Re: E-Bay Q

James Postma <james@...>

Hi Joe,

I thought you bought an airplane that flew in from my part of the country.
How come so many problems?

What kind of brake fluid are you using? If you are not using aircraft
fluid, get some. I have had nothing but trouble with transmission fluid.

No special tools required. You must bleed from the top bleed port on the
calipers. Pressure bleeding from the bottom and standard bleeding from the
top will both work. One problem is that the bleed screw must be turned open
to get fluid in/out and when you do this, there will be air going into the
line. So you should attach a tube to the screw with fluid in it and open
the screw when there is positive fluid pressure to keep air out.

I had a unique problem with one airplane. The master cylinder was attached
to a parking brake valve with a solid line. When I pulled on the brake
handle, the solid line put tension on the connection to the valve and
created a leak.

You could also use dot 5 auto fluid but must first purge all the remaining
fluid in the system with paint thinner and disassemble the pistons and clean
them out (both master and calipers). When dot 5 mixes with dot 3 or
aircraft fluid it becomes a jelly. The great thing about dot 5 is that the
seals will not deteriorate. The US military uses dot 5 for this reason.

Hope this helps.

James Postma
Q2 Revmaster N145EX
Q200 N8427
Steilacoom, Washington
(253) 584-1182 9:00 to 8:00 PDT
May your header tank be always full and your wings right side up.

----- Original Message -----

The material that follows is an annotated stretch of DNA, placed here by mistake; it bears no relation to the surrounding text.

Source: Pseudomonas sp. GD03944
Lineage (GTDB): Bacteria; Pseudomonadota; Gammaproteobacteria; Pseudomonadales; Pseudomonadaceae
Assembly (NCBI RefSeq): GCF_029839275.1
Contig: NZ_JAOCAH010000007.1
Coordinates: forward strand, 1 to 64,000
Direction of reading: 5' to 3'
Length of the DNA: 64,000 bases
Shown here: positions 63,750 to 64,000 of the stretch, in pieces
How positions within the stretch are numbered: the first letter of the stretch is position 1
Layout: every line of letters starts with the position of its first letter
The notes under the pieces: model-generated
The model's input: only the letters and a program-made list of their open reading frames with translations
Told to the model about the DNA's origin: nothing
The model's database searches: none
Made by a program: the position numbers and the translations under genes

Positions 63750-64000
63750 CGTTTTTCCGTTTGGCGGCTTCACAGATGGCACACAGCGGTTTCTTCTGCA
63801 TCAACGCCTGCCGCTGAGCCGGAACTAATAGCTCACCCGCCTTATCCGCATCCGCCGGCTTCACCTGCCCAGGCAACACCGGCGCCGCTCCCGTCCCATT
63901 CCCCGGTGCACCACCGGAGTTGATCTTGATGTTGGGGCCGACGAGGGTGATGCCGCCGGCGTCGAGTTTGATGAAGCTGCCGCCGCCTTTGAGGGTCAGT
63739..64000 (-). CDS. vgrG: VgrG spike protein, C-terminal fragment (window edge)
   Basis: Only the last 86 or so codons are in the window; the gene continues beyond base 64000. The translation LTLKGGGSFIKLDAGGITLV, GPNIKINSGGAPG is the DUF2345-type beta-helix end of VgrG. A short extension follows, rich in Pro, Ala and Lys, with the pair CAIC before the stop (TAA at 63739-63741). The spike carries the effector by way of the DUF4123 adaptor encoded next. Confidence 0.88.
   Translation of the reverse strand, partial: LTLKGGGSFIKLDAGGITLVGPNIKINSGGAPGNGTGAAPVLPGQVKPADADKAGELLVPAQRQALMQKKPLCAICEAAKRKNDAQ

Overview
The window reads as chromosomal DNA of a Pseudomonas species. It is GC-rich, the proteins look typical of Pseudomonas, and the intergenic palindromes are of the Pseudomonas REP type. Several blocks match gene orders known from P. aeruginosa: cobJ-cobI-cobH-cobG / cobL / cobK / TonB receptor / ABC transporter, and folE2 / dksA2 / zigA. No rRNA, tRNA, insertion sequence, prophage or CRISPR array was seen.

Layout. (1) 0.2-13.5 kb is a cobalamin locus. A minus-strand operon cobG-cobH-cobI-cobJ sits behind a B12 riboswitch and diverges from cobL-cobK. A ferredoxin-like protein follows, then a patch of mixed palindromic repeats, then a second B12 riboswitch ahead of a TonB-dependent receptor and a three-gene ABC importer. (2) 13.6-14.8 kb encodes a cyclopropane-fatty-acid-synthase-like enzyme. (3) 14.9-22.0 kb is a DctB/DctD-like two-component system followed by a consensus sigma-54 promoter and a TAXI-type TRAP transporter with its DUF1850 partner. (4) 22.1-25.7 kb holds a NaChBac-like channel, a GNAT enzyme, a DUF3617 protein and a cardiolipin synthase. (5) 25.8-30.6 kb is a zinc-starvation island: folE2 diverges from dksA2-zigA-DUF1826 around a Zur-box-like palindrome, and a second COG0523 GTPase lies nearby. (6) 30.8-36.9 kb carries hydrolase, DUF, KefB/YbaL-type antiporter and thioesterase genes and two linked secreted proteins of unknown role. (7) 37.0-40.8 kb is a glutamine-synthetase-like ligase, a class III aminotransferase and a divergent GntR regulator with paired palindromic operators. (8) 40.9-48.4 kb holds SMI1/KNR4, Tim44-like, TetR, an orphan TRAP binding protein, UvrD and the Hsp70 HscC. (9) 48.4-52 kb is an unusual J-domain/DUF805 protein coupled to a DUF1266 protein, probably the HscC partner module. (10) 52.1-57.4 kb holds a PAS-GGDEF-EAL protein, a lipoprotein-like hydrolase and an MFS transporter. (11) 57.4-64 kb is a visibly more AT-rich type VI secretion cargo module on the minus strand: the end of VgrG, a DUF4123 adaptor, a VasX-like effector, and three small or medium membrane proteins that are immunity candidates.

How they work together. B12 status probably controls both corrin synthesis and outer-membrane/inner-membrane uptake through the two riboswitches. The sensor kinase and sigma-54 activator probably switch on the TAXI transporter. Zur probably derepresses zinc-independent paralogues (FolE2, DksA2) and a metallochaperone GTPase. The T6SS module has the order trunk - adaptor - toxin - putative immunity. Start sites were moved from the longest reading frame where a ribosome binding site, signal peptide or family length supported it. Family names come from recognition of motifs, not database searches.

From: <joseph.m.tygart.alion@...>
To: <Q-LIST@...>
Sent: Wednesday, February 23, 2005 6:19 AM
Subject: RE: [Q-LIST] E-Bay Q

Oh ye of knowledge - In my endless crusade to restore N672CP to a flyable
condition, I have upgraded the brake mounting bracket and serviced the
"Airheart Brakes." After totally dismantling the brakes & purging the old
mineral oil fluid from the system, I am unable to completely bleed the
brakes, i.e. with the first compression of the brake cylinder
arm rest mounted handle) I consistently get air in the line with negative
brake. These are the differential type Airhearts' with independent
approximate 5" brake cylinders with 1 ea. bleed valve per cylinder. The
calipers have 2 ea. bleed valves. I've tried bleeding from the top down
several times from the caliper bleed valve up through the cylander valve
with a "mityVac" vacuum system! No luck. Realizing this is a hybrid old
system - is there a special tool or technique I'm missing or should I
the Airheart system altogether? Thanks, Joe

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